I remember being a child and running into one of my teachers at the grocery store. That same awkwardness and disbelief has filtered into adulthood when I run into one of our veterinarians in public because it's a reminder that they really do have a life outside of work; I'm not used to seeing them not in coveralls; and usually, unless it's for herd check, I only see the vet when things have gone awry.
The three vets we work with at the Barron Veterinary Clinic in Barron, Wis., have been nothing short of amazing to us, and I know their farmer-clients feel the same. There's Dr. Don Peterson, or Dr. Don for short, who has been the veterinarian of record on this farm since the 1970s. He was Sam's grandpa's vet, my in-laws' vet, and now he is our vet.
Dr. Don's easygoing and good-humored nature is enough to put even me at ease when something has gone horribly wrong, and I'm about to come undone. He has also rejoiced with us, as he and his wife were two of nearly 300 guests at our wedding, and comes bearing good news in the form of healing and confirmed pregnancies.
Then, there's Dr. Nate Carlsen. When Dr. Don is out on a call, he is the face we're most likely to see. While he usually only comes for emergencies, Dr. Carlsen exudes calm and confidence in a cool and calculated manner.
The clinic's newest large-animal vet, Dr. Lisa Hansen, visited our herd for the first time on a cold night in early December when one of my Jersey heifers went down and nearly died. She reminded me of my friends' moms from high school, and I can't even begin to explain how comforting that was. Even though saving the heifer ended up being a futile effort and we had to put her down later on, I won't soon forget Dr. Lisa's expertise and care during what was my hardest night, to date, as a beginning dairywoman.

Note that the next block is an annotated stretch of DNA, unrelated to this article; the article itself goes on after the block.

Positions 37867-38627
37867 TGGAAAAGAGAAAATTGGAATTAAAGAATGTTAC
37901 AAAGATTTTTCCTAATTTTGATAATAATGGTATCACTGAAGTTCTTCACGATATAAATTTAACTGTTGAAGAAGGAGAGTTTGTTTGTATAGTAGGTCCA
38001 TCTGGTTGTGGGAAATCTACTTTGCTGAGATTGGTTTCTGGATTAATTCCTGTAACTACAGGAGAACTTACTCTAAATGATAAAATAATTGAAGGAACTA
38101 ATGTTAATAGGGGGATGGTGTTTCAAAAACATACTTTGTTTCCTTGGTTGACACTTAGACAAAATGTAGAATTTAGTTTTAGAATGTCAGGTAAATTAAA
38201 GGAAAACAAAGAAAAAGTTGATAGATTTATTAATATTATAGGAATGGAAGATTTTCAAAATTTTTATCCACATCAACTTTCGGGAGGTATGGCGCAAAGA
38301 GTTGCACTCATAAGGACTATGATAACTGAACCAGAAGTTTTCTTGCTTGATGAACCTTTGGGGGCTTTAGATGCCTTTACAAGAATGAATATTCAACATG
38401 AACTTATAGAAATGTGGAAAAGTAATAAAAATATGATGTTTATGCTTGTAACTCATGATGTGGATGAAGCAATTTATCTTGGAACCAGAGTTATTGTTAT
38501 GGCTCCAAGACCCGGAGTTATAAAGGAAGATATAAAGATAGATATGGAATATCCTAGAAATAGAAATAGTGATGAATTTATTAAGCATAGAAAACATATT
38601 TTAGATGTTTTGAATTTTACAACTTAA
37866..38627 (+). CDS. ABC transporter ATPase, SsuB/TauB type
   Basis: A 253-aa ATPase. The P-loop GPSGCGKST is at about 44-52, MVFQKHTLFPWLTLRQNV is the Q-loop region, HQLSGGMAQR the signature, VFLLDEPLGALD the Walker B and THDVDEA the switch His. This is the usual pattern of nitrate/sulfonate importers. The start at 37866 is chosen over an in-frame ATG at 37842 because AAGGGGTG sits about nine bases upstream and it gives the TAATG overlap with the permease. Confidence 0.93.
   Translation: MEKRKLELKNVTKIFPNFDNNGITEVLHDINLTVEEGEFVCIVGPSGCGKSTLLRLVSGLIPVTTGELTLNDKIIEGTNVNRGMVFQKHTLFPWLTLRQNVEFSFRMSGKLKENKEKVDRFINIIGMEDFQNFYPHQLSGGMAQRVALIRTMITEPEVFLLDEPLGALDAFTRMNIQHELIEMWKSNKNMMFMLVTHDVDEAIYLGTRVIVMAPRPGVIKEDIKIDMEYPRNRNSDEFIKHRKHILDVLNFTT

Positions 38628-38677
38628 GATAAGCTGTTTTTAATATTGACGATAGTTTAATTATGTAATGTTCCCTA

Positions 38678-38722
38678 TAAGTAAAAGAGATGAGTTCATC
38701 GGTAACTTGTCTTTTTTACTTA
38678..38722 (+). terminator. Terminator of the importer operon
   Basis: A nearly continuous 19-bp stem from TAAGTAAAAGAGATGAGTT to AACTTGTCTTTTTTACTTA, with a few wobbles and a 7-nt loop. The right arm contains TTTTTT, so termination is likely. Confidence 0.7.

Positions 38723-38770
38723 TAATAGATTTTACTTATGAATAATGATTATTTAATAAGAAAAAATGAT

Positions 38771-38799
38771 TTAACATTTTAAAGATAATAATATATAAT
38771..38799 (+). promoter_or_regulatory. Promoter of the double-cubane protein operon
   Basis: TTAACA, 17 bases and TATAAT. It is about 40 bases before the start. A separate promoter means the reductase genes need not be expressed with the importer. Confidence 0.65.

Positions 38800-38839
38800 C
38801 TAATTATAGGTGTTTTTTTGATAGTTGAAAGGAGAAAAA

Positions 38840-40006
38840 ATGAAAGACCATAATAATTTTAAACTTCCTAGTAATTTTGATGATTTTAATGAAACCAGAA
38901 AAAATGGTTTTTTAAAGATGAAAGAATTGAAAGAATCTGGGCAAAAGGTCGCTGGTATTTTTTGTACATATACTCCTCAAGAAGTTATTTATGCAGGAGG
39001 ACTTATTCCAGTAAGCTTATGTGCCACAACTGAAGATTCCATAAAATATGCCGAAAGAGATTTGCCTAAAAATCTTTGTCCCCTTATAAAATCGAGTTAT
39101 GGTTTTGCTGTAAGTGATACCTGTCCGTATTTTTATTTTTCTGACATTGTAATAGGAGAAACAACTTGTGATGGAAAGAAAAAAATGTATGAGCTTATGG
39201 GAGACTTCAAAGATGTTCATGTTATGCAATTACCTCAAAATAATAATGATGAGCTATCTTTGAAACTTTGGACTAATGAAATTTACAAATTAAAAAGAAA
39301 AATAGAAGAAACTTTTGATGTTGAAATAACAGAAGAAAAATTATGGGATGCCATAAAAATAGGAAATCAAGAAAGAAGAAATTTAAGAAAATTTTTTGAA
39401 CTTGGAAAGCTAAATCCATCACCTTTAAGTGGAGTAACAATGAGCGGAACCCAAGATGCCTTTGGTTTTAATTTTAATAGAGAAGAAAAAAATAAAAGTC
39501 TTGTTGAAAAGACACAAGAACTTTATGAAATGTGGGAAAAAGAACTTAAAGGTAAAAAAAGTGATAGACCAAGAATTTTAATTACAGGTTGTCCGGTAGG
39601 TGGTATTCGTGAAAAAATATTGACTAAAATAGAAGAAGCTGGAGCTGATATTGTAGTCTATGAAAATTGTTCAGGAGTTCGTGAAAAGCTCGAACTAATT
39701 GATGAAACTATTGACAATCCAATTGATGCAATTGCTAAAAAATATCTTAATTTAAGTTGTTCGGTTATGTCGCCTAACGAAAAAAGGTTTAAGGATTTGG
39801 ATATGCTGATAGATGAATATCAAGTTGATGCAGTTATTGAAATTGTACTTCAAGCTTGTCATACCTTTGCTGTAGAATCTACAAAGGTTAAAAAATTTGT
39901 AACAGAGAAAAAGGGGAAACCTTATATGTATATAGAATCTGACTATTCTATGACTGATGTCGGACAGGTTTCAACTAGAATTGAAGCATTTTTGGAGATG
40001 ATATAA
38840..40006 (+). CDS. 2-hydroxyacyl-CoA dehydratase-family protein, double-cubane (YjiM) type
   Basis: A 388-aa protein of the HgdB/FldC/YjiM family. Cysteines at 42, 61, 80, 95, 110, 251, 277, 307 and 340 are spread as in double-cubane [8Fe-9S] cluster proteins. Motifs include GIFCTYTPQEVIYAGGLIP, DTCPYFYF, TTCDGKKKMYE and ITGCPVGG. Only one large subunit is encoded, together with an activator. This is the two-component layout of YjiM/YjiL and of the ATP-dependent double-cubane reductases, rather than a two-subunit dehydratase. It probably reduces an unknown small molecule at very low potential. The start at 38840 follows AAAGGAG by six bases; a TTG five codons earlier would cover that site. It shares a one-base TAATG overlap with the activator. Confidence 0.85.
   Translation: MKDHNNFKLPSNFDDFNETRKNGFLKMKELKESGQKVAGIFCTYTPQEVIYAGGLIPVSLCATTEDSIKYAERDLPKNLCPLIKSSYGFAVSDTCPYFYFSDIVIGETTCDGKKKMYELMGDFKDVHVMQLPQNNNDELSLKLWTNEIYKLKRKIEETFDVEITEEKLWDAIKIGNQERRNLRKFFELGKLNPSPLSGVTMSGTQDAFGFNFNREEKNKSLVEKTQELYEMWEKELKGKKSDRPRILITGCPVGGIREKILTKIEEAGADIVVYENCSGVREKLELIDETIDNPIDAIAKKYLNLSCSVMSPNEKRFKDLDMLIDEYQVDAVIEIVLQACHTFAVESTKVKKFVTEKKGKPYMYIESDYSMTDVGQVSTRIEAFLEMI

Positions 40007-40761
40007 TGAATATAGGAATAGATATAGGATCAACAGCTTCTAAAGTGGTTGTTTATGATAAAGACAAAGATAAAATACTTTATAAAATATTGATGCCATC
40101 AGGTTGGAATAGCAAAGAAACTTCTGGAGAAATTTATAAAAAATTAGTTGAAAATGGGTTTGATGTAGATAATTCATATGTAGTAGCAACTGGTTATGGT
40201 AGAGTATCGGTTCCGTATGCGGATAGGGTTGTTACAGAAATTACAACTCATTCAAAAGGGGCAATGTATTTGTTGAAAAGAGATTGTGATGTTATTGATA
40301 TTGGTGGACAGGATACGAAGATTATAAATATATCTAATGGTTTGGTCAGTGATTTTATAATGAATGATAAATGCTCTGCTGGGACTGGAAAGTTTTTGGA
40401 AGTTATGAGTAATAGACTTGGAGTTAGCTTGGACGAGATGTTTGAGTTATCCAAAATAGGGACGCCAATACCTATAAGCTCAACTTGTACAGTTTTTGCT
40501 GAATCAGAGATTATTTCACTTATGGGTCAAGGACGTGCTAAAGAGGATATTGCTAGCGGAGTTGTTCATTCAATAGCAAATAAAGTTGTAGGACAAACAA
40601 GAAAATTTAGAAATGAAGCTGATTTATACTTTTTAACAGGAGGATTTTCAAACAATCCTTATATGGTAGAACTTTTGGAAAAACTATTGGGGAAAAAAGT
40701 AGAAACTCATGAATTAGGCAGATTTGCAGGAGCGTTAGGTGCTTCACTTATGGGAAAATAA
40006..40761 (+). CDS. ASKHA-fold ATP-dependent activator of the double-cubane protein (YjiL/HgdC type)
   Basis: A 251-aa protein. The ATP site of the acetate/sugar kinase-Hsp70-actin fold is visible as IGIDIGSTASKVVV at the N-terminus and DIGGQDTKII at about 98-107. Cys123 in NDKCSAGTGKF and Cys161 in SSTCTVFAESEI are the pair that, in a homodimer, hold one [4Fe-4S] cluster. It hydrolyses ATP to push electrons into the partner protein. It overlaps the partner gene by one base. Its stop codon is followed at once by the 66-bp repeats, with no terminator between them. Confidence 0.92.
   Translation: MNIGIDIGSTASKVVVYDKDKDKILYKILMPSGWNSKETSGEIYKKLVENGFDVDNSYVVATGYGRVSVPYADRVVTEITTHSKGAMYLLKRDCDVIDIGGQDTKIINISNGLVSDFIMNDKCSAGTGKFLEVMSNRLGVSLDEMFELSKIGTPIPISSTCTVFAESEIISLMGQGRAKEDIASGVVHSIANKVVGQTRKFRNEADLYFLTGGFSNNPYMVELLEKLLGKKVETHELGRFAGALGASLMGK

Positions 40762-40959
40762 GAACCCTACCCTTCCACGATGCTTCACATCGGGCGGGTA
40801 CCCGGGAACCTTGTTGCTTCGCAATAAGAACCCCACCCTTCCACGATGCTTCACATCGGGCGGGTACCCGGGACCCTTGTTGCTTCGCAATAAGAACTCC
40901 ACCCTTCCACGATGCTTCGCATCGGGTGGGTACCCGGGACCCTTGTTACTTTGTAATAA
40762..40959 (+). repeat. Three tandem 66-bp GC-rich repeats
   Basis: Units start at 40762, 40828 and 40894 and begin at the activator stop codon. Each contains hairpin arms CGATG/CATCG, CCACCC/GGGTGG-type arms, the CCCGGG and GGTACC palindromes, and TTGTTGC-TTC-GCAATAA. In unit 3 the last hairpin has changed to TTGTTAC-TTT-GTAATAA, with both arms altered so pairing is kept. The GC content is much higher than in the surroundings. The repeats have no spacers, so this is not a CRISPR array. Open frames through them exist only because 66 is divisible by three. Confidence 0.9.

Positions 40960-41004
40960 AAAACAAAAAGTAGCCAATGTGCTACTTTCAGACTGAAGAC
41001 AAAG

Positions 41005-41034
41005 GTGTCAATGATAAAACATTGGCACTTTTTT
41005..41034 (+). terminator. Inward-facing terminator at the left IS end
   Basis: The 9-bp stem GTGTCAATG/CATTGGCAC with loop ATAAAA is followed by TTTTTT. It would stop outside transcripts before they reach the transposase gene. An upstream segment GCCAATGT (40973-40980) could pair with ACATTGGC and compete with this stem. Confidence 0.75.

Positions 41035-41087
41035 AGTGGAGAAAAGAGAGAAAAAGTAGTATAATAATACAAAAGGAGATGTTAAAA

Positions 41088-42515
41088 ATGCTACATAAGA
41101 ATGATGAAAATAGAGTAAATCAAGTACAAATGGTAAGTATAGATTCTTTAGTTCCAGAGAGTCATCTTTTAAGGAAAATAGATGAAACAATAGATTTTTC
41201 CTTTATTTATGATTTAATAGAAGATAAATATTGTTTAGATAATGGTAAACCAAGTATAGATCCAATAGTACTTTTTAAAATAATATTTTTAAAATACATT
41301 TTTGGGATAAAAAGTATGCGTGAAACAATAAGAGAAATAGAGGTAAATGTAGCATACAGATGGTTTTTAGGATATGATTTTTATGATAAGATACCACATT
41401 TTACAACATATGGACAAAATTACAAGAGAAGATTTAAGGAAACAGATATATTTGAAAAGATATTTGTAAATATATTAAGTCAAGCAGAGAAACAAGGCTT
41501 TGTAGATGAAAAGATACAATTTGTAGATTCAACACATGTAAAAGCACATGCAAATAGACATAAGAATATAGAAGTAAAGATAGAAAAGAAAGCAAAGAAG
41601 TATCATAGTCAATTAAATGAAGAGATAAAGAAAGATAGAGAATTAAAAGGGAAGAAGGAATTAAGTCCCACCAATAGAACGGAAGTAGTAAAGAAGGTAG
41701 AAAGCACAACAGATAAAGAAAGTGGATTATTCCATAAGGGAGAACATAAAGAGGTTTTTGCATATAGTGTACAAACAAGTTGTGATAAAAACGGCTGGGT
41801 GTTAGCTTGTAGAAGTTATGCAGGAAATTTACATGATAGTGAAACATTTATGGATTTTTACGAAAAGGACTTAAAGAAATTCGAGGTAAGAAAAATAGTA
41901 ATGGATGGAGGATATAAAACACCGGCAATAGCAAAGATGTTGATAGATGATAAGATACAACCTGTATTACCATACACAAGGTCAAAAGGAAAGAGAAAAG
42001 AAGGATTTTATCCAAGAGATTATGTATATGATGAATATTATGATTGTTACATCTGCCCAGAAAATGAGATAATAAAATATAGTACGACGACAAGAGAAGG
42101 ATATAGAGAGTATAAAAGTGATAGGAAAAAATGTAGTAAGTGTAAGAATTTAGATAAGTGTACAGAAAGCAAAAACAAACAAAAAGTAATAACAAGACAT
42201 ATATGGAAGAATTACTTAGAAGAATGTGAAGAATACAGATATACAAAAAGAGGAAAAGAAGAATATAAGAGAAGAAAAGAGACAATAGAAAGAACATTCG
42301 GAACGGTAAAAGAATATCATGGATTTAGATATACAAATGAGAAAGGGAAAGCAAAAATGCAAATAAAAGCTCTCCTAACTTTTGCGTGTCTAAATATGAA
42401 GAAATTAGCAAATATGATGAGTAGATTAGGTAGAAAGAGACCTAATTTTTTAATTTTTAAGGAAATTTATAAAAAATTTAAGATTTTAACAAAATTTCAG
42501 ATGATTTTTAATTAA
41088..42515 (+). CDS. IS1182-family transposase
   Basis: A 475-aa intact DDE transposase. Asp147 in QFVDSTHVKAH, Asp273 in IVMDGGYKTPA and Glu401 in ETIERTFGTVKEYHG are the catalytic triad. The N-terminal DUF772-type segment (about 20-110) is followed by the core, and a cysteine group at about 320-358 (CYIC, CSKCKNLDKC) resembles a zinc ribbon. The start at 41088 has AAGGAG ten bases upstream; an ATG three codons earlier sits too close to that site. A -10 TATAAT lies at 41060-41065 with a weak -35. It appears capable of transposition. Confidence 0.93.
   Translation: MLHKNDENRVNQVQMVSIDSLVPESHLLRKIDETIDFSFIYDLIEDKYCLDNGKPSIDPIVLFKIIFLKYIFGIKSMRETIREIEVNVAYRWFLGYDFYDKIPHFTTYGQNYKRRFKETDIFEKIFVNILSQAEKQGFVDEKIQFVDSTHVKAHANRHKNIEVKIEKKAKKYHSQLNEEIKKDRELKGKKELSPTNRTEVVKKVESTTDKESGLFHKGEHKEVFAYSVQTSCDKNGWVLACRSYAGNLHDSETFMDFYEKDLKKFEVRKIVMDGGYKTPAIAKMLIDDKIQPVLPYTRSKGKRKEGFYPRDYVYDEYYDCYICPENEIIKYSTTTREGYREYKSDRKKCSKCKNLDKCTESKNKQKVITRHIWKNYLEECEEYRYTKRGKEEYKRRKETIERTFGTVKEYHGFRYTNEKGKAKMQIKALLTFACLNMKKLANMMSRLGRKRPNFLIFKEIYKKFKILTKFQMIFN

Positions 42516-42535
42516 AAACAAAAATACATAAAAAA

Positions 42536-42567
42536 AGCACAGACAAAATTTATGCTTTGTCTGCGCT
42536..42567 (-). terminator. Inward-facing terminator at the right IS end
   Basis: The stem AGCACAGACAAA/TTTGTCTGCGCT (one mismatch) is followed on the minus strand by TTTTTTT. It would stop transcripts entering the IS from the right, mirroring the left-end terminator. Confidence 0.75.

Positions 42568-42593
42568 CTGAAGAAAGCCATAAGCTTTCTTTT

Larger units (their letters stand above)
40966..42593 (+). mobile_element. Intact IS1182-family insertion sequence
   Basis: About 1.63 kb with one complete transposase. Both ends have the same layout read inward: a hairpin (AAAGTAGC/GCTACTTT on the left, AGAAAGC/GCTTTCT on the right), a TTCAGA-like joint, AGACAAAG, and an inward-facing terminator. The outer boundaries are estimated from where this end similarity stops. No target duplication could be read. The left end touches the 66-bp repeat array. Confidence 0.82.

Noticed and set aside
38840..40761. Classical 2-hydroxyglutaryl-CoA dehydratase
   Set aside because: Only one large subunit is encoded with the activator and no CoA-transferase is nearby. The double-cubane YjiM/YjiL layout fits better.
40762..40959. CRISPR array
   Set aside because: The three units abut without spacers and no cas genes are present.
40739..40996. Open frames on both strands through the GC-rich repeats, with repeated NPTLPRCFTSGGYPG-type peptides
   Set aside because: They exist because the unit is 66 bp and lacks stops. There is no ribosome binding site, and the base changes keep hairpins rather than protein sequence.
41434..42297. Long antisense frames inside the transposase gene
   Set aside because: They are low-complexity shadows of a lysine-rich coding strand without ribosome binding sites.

On another night I won't soon forget, we had a cow named Harley off feed and her abdomen made the characteristic pinging noise signaling she needed medical attention. And of course, another cow named Darla was two days overdue and in labor. Because Harley was pinging, we thought she had a displaced abomasum. However, that was not the case as she had developed a wicked case of hot mastitis, which ended up being very easy to treat.
She was not the least of our problems that night because Darla was pushing her cleanings out before any calves. Since Dr. Carlsen was there, we asked him to take a look at Darla. I don't remember how long it took because it felt like an eternity, but it took all three of us to deliver twin bull calves dead on arrival.
Even the calm and tranquil Dr. Carlsen was showing signs of becoming disheveled as he had to maneuver the first twin so it was no longer trying to come out with a front leg and a back leg at the same time. It was 8:30 p.m., by the time Dr. Carlsen left, and we hadn't started milking. I managed to wait until he was gone before melting into a puddle of tears from sorrow and exhaustion.
I have a hard time when animals die on the farm even though I know it's part of life. I know veterinarians have a hard time with that, too. After all, they wouldn't have strived to get near-perfect grades in undergrad classes like physics and organic chemistry to get into another arduous and demanding four years of vet school if they didn't love animals. Our herd vets are called out at every hour to fix our broken animals, and are often beaten and bruised by the very animals they're trying to save. Yet, because they love cows, they do it anyway.
I would like to extend my deepest gratitude and respect to Drs. Peterson, Carlsen and Hansen, as well as all of the other large-animal vets, who keep our cattle healthy and strong. I can't forget my friends who are currently in vet school studying to do the very same, so I would also like to thank future Drs. O'Leary, Pogreba, Scharping, Severson and many more for devoting their lives to the care of the bovine species. Thank you all, and God bless each and every one of you.